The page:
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  1. #1
    Join Date
    Jan 2008
    Posts
    6

    Default Sure, they're more efficient, but how's the quality?

    Hi! We have an older house (1920) with a great Rheem furnace from 1974. In our 20 years here, it's never given us any trouble. We replaced the thermocoupler (?) a few times. Heats very well. Quiet. Several HVAC guys have commented that it's sized very well for our house, which is small (1300sf.) We live in Northern Ohio and our highest gas bill the past 2 years was $320. We don't budget.

    We don't have a/c and we're finally breaking down and getting it. With this $1500 tax credit, we thought we might as well replace the furnace.

    But I'm worried about the quality of the new furnaces. It seems like every time we replace an appliance, like our dishwasher, refrigerator, washer, dryer...the new appliance is less quality. And we don't buy the cheap stuff, we tend to buy near the higher end.

    We're looking at Lennox and Carrier and we're only getting quotes from companies we've heard good things about. I know the installation is key.

    Any thoughts?

    Thanks.
    Corina

  2. #2
    Join Date
    Mar 2008
    Location
    nova scotia, canada
    Posts
    1,522

    Default Re: Sure, they're more efficient, but how's the quality?

    its a good move to research the product your about to buy, its the only way to get your moneys worth, shop around. talk to builders and heating contractors as opposed to salesman. the contractors will be more likely to give you an honest opinion as to which brand because a more reliable model means less callbacks for them which is money out of pocket for them early on and money out of pocket for you long term

    as for appliances being lesser quality as of late. this seems to be the trend as of late for more than just appliances. fine homebuilding did a article related to the perks of being green. basically it talked about benefits of recycling and using green products, but they gave a major strike on the issue of recycled products are of lower quality than raw materials. ive noticed this with even every day items such as food containers. the plastic is from recycled material but their only good for 6 months, i have the same thing from 5 years ago which is in better condition than one i bought 2 months ago.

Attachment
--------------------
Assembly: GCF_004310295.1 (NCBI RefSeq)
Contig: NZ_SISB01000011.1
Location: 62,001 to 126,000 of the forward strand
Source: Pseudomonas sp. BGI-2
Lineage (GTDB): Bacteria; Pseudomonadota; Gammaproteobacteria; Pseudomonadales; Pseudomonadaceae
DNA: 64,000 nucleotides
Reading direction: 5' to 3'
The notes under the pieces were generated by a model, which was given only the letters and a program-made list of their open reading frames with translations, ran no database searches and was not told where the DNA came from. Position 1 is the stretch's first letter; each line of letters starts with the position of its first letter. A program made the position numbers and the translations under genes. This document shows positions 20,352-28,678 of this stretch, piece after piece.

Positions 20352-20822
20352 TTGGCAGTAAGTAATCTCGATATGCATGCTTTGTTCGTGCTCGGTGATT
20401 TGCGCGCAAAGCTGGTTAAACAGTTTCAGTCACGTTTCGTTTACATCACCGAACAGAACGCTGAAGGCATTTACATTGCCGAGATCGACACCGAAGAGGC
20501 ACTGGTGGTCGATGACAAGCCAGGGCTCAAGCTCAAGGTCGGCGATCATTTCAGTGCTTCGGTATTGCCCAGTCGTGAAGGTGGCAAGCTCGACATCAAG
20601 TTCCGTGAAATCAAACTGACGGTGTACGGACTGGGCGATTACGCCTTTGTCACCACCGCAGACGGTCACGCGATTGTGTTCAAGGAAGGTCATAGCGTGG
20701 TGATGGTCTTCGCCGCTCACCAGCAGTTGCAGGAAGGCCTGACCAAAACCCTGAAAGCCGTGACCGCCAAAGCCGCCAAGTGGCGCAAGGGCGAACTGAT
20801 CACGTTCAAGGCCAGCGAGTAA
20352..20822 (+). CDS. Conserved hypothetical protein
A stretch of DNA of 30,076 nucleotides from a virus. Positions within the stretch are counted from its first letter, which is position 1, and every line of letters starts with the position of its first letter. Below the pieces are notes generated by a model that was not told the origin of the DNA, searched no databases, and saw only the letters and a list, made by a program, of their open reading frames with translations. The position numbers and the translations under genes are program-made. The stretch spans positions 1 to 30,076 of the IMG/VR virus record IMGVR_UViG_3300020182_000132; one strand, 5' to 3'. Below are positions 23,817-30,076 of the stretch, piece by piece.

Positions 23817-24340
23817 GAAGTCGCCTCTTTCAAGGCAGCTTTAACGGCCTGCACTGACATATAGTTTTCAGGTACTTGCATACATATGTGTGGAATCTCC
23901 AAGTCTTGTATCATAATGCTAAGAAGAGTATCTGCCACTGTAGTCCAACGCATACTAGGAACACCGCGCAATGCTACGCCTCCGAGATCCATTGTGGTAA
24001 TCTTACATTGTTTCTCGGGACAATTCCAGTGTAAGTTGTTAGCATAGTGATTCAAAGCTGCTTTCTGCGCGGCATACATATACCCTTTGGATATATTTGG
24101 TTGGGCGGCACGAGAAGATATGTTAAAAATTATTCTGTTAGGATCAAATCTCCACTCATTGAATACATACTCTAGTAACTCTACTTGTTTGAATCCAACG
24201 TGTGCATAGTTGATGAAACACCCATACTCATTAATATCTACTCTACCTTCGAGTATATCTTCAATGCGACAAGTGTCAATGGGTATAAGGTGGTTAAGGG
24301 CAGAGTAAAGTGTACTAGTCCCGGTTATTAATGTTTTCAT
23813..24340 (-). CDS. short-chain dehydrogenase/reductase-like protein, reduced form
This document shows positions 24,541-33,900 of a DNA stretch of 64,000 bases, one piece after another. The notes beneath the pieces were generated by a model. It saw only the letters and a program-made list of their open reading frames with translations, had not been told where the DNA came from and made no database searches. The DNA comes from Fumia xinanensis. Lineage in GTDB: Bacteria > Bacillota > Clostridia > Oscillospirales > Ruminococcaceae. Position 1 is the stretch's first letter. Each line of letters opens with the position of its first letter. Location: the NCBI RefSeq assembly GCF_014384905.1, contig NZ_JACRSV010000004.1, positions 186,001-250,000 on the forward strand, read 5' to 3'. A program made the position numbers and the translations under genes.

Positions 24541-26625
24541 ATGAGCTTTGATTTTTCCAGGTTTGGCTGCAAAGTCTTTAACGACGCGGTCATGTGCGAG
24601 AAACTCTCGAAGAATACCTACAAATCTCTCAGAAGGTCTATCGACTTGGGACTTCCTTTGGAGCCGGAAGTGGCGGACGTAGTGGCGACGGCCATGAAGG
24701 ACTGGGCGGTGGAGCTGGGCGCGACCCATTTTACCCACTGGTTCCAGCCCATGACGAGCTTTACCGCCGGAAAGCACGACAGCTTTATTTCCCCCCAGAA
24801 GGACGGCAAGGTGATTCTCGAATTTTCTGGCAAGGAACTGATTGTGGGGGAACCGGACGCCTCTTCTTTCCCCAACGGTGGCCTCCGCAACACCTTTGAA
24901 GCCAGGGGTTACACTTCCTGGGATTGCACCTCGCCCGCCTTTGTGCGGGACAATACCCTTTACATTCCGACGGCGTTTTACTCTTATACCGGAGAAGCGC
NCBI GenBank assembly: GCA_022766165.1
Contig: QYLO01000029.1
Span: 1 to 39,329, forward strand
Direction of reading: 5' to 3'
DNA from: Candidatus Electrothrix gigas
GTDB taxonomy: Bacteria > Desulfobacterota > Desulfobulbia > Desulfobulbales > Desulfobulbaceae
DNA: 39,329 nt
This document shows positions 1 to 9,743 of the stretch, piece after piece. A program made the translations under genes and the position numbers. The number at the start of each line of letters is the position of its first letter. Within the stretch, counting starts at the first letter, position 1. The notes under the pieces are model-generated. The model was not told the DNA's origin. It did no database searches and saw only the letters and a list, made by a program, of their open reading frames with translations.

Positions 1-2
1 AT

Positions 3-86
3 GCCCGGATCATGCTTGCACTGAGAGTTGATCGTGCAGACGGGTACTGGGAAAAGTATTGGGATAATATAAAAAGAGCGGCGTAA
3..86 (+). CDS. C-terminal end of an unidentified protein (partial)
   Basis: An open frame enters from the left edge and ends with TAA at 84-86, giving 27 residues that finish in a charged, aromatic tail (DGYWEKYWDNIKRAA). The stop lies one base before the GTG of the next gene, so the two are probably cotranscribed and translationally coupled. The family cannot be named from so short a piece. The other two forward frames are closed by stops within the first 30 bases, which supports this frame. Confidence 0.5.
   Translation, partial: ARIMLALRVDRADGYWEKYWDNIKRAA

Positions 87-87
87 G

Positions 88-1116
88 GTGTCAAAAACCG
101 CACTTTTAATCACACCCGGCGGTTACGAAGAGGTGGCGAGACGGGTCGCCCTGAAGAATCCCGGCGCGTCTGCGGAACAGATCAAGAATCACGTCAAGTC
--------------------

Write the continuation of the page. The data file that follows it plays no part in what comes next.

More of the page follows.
fire up the saw and make some dust

  3. #3
    Join Date
    Jan 2010
    Posts
    163

    Default Re: Sure, they're more efficient, but how's the quality?

    Welcome to planned obsolescence.

    In our cellar, we have a Philco fridge that my parents bought in in 1954, still running strong. The only repair it's ever had is changing the light bulb.

    Newer furnaces seem to last about 15-20 years, and the complex controls and igniters they use will require more service than your old one ever did.

    Sorry.

    As you say, quality installation and service are the key. You are on the right track to search out a good contractor.

  4. #4
    Join Date
    Jan 2008
    Posts
    6

    Default Re: Sure, they're more efficient, but how's the quality?

    It's sad. We have an old, old GE range. Really ugly brown thing, but it works very well. It will never die.

    Now we're rethinking the whole thing. The size of the new a/c units was shocking! It would be like having a refrigerator in our back yard! Like many older homes, we're in the city and we don't have much of a yard.
    Last edited by corinascot; 05-08-2010 at 11:19 AM.

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